In a word, yes.
As a former nurse manager and now hiring manager in a different field, I respectfully disagree with the previous posters.
Unless you have years
of education and experience, a 1 page resume should suffice, and IMO, is desirable. When I post a position, I typically receive a number of responses. The first step in my decision making process is to sort thru resumes and "rank" them in terms of "desirability." I like to read short, clear, concise descriptions of education, clinical experience, volunteer experience and work history. Anything that is overly wordy leaves me with the impression (correct or not) that the writer has an overblown opinion of his/her education & experience, or is incapable of sorting the important from the unimportant. Neither makes a good impression on a hiring manager.
When a manager reviews the resume of a recent graduate of an approved nursing education program, it is generally safe to assume that that candidate had completed a basic course of clinical study including the main areas of adult health, maternal child health, acute care, LTC, inpatient and outpatient care. Reading long, detailed descriptions of these experiences is unnecessary and a waste of my time. What is interesting to me is this:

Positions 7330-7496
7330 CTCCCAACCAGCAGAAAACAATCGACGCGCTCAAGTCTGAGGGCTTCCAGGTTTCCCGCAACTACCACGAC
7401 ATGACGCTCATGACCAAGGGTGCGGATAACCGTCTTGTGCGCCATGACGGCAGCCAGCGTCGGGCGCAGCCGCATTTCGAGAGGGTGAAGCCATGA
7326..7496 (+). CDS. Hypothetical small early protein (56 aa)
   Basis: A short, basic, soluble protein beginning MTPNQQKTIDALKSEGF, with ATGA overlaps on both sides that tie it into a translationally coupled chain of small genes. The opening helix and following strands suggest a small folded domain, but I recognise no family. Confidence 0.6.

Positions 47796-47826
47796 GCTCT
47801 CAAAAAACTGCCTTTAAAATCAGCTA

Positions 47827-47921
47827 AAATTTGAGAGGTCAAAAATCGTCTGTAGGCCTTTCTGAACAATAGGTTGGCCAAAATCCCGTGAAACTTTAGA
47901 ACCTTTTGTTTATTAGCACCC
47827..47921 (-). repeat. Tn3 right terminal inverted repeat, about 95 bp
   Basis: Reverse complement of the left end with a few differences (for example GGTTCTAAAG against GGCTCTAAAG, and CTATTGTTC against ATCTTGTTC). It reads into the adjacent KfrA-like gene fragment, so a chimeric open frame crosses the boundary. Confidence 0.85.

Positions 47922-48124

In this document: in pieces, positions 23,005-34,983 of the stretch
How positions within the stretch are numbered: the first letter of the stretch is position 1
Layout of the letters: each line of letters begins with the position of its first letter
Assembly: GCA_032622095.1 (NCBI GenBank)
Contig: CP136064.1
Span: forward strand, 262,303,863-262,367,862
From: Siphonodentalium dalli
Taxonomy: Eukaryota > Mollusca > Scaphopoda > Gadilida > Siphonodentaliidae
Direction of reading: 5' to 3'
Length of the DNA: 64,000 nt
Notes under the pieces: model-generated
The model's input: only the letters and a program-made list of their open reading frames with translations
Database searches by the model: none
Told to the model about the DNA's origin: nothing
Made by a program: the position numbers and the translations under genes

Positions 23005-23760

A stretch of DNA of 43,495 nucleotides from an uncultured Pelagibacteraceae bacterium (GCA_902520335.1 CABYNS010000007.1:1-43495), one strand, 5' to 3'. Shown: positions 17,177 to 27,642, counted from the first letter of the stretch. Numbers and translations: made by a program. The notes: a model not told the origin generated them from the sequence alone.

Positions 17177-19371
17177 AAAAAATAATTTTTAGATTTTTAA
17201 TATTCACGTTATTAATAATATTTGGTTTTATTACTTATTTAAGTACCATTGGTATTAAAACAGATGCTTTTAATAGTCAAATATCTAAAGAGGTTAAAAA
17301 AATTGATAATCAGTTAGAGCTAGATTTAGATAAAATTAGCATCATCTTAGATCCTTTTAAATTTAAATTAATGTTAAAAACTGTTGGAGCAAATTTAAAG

Any unusual, in-depth clinical experience in a specialty area related to the position for which you are applying. For example, if you did your senior clinical rotation in an OR and were allowed to assist the scrub and circulating nurses, by all means, let me know that. If you had a 3 month externship in the NICU, do tell! But please don't bore me with chapter and verse of your geriatric rotation, your time on the renal floor and your patient counseling in the STD clinic. It's not unique. By virtue of your newly minted diploma, I can pretty much figure out that you did those things
I would also like to know about your volunteer and work experience, healthcare related or not.
Again, by graduating, you have pretty much proven that you can take temps and dress wounds. I want to know if you have a reliable history of coming to work (or volunteer) on time, if you take direction well, if you get along with co-workers, if you are flexible in your work hours/assignments, if you demonstrate initiative, if you handle constructive criticism well. I can formulate an impression of these questions from your volunteer/work history. It's nice if it involved healthcare experience, but lawn care, babysitting, and fast food are far better than nothing, and should be included on your 1 page resume.
If you have limited work experience, and nothing healthcare related, you might want to consider volunteering or finding a service organization to work with. These are nice additions to a "limited" resume, and far more impressive in my mind than some puffed-up description of a basic clinical rotation.
Good luck to you!